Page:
Yesterday, AMD had its first financial analyst day in several years. These events are important for several reasons, not least of which is because they give investors and enthusiasts a cohesive picture of where AMD is and where it hopes to go. Unlike other press events, which tend to be focused on a single product or product family, analyst days are broader and cover a wider range of topics.
AMD shared a lot of material at this event, and it was easily the most positive report the company has given in years. There’s good reason for that. Ryzen 5 and Ryzen 7 have been highly successful, the PS4 Pro refresh is in-market, Microsoft’s Project Scorpio is moving towards a holiday launch, and there’s a new high-end Ryzen challenger moving into play this summer. I’ve already shared thoughts on several specific AMD projects, so I’m going to round up some of the other material here, and share some thoughts overall.
Vega and Ryzen feature heavily in AMD’s plans to compete across the desktop and mobile space. To-date, we’ve only seen Polaris and the Ryzen 5 and 7 families, but AMD has bigger plans. The slideshow below steps through AMD’s overall evaluation of its Total Addressable Market (TAM) in the PC space, and how Ryzen is expected to change it.
If you’ve flipped through the slideshow, you’ll have noticed that AMD is making some potent claims about its future APU performance. Specifically, AMD is claiming it can deliver 50 percent more CPU performance, 40 percent more GPU performance, and a 50 percent reduction in power consumption, thanks to a combination of better CPU efficiency, 14nm improvements relative to its older 28nm process, and the increased efficiency and performance per watt of its new Vega GPU core.
Obviously we’ll need to see shipping hardware to evaluate these claims, but they all pass the sniff test. Just moving to 14nm would have given AMD a significant improvement over 28nm, and the Ryzen CPU cores is vastly more power efficient than the old Excavator core. The situation is a little different on the GPU side, where we expect that most of the performance improvements are likely delivered by improved memory bandwidth. On-die GPUs are almost always memory-bandwidth limited, and a shift to DDR4-3200 would give the GPU core far more bandwidth than the DDR3-2133 that Kaveri typically used. We don’t know exactly which 7th generation APU configuration AMD was comparing against, but nothing here seems unusually odd.
As for Vega, AMD did indeed demo and promise that a version of its high-end GPU would be in market by the end of June, but the GPU it showcased — the Radeon Vega Frontier Edition — is also explicitly aimed at content creators, engineers, and HPC workloads. It’s supposedly faster than Nvidia P100 in one benchmark (DeepBench, a test I’m not familiar with and haven’t evaluated).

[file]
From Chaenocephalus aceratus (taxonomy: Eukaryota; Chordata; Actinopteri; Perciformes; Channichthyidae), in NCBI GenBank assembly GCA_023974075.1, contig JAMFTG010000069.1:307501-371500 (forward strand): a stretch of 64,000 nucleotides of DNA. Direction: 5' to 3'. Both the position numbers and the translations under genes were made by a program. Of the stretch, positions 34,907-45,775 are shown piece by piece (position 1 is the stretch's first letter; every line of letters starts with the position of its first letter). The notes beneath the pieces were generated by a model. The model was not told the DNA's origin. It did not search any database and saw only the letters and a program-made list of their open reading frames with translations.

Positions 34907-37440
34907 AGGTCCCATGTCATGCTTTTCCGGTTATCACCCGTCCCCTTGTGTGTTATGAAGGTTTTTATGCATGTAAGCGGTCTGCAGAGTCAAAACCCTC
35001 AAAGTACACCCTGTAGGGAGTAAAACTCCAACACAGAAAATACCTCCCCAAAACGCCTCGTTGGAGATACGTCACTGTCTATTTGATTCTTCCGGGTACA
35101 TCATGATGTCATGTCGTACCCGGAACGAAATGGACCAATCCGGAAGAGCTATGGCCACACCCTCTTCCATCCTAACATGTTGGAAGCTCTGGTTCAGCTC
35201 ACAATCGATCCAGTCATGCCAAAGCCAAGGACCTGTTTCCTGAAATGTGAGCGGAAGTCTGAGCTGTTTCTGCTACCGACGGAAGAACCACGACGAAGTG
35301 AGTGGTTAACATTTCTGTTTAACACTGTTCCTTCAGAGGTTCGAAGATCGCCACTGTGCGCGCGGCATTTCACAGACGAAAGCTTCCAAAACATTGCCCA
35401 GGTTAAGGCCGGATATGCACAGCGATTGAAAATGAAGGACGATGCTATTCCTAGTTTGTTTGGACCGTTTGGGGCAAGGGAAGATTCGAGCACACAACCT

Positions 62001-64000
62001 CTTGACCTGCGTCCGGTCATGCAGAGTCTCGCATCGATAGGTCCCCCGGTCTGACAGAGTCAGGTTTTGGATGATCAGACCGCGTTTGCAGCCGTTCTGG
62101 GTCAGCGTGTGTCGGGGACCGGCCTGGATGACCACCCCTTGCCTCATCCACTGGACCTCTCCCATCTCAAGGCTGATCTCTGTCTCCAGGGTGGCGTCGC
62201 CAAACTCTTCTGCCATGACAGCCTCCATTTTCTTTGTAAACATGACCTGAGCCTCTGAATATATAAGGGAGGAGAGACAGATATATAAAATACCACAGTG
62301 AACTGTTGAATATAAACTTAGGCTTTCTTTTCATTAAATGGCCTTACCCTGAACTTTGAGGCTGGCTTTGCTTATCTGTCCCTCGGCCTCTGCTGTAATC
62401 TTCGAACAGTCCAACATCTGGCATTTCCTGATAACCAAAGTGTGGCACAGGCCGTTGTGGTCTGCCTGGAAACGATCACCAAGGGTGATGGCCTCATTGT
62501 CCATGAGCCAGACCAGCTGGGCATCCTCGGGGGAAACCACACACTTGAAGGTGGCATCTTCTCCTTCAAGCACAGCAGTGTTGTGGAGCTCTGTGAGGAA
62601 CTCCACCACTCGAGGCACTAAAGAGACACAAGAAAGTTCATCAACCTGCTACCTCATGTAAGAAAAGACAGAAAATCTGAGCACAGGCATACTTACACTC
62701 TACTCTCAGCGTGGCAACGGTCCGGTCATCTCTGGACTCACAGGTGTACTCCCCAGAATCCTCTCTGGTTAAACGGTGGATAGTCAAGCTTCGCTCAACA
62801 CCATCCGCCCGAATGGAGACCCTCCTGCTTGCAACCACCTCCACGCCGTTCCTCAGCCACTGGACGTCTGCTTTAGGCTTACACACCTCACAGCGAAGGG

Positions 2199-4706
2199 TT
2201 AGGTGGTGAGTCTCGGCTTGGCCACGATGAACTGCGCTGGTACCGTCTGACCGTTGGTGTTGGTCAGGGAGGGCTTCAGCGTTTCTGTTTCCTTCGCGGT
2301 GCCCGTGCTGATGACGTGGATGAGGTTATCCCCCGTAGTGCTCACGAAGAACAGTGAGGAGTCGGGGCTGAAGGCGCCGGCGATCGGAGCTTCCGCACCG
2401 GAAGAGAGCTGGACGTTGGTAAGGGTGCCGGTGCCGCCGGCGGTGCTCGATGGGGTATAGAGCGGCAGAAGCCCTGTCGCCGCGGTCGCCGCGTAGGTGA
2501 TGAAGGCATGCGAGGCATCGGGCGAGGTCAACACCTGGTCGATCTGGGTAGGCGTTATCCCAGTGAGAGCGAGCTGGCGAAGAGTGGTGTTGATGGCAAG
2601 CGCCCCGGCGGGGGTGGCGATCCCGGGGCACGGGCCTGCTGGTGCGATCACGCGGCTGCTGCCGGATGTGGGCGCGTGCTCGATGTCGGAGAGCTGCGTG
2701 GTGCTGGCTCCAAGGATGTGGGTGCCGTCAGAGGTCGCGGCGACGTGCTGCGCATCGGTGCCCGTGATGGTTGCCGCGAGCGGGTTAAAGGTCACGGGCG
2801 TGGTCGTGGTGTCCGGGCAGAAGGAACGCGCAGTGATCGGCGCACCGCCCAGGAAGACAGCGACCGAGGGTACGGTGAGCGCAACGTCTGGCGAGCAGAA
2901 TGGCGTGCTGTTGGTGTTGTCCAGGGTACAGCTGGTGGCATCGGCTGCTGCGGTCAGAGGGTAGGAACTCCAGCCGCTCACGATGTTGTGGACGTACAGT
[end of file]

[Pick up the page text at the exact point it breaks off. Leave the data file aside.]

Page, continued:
The Radeon Vega Frontier Edition offers 1.5x more single-precision floating point performance than Fury X (13 TFLOPS vs 8.6 TFLOPS) and 3x the FP16 performance. Tempting as it might be, we do not recommend making any comparisons between AMD and NV cards based on TFLOPS performance. Not only is it a theoretical metric, it’s only useful for comparing GPU performance between cards in the same family (and only barely useful there).
Vega’s consumer iteration was conspicuous by its absence, but we’ve heard more information on that topic is coming in the not-too-distant future.
I have to qualify my subhead because much of what AMD discussed yesterday, like its upcoming server launches, deep learning initiatives, and mobile APUs haven’t launched yet. As of today, right now, there are still a number of areas where the company’s fortunes are poised to improve, even if they haven’t done so yet.
But for the first time in a decade, it feels like AMD is finally pointed in the right direction. No, Zen doesn’t completely sweep Intel, who retains a moderate advantage in single-threaded code. AMD’s overall recovery is still fragile — it needs its APU, server, and high-end GPU launches to all go well, and future iterations of Vega and Zen need to arrive on-time and without drama.
But I agree with Patrick Moorhead, of Moor Insights and Strategy, who told me, “AMD has a tremendous amount of upside. AMD doesn’t currently operate in the server market and with Epyc, they will do that. AMD also doesn’t participate in the high end graphics and machine learning market and very well could with Vega.”
“Could,” of course, does not mean “will.” There are going to be plenty of gimlet eyes cast towards AMD, which has a history of not delivering everything it promises. But there was a time when AMD was ascendant, with a clear leadership position in the multi-socket server market, a 64-bit CPU when Intel was stuck on 32-bit, and industry-leading performance in nearly every benchmark on the planet. Ryzen and Vega are the best chance AMD will ever have to reestablish itself as a serious player in every computing segment. So far, the company seems determined to achieve it.